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Review: Opera North’s Tosca

· James Tweddle · Culture

For an evening of spell-binding entertainment, Tosca is a must-see.

Tosca

Passion, drama and outstanding music – Tosca has all the elements for a great night out at the theatre.

Despite first being performed in January 1900, Tosca doesn’t feel like it’s aged a day. It still addresses classic themes of politics and religion, but it’s been brought bang up to date with the addition of laptops, walkie-talkies and earpieces. What’s more, the story’s been shortened from five acts to three, to keep up the rip-roaring pace, just like a modern thriller.

Tosca

Credit: Richard H Smith

Tosca is sung in Italian, but rest assured there are English subtitles on easy-to-see screens both left and right of the stage. What’s more, Opera North has kept a constant sense of energy in the production, with characters leaping, running and sliding around the stage, so you’ll never have a dull moment. Especially when the plot is more like a political thriller set to music than a classic opera.


So what can you expect from the story? Well, it’s a classic tale of good vs evil. It opens with political prisoner Cesare Angelotti climbing into a church to escape the villainous Baron Scarpia. Realising his old friend Mario Cavaradossi is the one painting the church’s ceiling fresco, he asks for a place to hide. By helping him, Mario ends up putting himself and his lover, the singer Tosca, in the Baron’s sights – leading to lust, betrayal and cold-blooded murder, with a climax that will leave your jaw on the floor.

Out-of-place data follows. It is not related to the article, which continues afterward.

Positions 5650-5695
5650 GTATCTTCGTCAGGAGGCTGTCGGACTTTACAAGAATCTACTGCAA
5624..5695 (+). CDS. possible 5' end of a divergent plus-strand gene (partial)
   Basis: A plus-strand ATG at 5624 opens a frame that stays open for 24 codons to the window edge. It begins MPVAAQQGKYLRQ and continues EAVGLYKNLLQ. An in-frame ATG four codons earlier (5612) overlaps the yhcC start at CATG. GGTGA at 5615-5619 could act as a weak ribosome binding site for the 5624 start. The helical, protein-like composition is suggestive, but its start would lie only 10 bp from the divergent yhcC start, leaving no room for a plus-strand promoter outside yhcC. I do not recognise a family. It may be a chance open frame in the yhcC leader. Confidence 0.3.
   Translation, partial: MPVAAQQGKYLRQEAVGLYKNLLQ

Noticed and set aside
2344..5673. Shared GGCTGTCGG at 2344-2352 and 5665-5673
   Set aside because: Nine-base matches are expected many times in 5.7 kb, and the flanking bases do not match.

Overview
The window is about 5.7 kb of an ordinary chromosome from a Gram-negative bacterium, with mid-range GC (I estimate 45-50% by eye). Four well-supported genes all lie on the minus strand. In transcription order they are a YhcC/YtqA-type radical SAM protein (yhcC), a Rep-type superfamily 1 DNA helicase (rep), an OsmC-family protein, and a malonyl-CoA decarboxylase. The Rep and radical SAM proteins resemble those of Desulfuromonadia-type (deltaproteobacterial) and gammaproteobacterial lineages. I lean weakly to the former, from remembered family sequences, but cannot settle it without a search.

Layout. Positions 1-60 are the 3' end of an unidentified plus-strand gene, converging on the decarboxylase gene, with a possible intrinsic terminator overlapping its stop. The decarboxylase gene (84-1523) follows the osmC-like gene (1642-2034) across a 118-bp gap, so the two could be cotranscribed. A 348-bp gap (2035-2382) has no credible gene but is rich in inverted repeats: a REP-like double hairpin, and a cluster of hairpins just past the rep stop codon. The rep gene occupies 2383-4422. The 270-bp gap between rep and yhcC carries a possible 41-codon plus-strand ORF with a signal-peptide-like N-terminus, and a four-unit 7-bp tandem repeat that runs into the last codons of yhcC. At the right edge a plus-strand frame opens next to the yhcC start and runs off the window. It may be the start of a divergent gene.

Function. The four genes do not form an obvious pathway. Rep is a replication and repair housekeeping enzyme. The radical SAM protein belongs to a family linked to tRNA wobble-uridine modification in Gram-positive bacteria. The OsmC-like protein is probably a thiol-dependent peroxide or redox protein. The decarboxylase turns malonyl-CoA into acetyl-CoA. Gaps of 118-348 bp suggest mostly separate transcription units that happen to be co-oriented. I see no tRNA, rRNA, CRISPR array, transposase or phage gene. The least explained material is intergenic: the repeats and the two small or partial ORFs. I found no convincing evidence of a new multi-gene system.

Tosca

Credit: Richard H Smith

The story might have been written over 100 years ago, but it’s as relevant as ever, most notably the comparisons to #TimesUp. The idea of women being lusted after by powerful men is nothing new, but the middle act where a reptilian Scarpia cajoles and threatens Tosca from his bed, draped in a loose bathrobe, can’t fail to bring to mind Harvey Weinstein. This time, though, the woman has the last laugh. As Tosca appears to submit, crawling towards him, the audience is the first to see the knife glinting behind her back, just before she strikes.

Aside from the story, there are two other main elements that make this opera such a fun evening. The first is the music. Puccini’s operas are well known for their melodies, but Tosca might be the best of the lot. From soaring refrains to crashing crescendos, these are tunes that will be stuck in your head for the rest of the week.

Tosca

Credit: Richard H Smith

But it’s the singers that truly bring the arias to life. Robert Hayward’s booming bass-baritone is perfect for Scarpia’s skullduggery, while Rafael Rojas’ soaring tenor makes us root for Mario. It’s all topped off by star-of-the-show Giselle Allen, who gives a skin-tingling performance as the titular Tosca, alternately conveying love, jealousy, pain and fury through her stunning soprano.


Adding to the music’s power are the gorgeous visuals and set designs. Stripped back but effective, the opera has three elements for the three acts. The first is a giant circular gold ring that forms the church’s newly painted ceiling, before you move to an oak four-poster bed where Scarpia lures Tosca in Act II. Finally, the gold ring is flipped and transformed to become Mario’s prison cell in the final act, with the hole serving as the window where Tosca makes her doomed leap at the climax.

Tosca

Credit: Richard H Smith


It’s impossible to mention the visuals without touching on the costumes. As a famous singer, Tosca was the diva of her day, so her dresses are as eye-popping as you’d imagine. They range from shimmering Swarovski crystals to folds of smooth satin, so the first time Giselle Allen throws her coat aside to belt out an aria, her stunning dress adds to the sense of Tosca as a force of nature.

Tosca is a classic opera that’s been brought bang up to date by Opera North, with music that’s stood the test of time and a story that feels as new as ever. So, if you’re after a gripping tale of love, lust and power, Tosca is not to be missed.

Tosca is showing at Leeds Grand Theatre until Saturday 13th October 2018. Tickets start from £15.

Cover image credit: Richard H Smith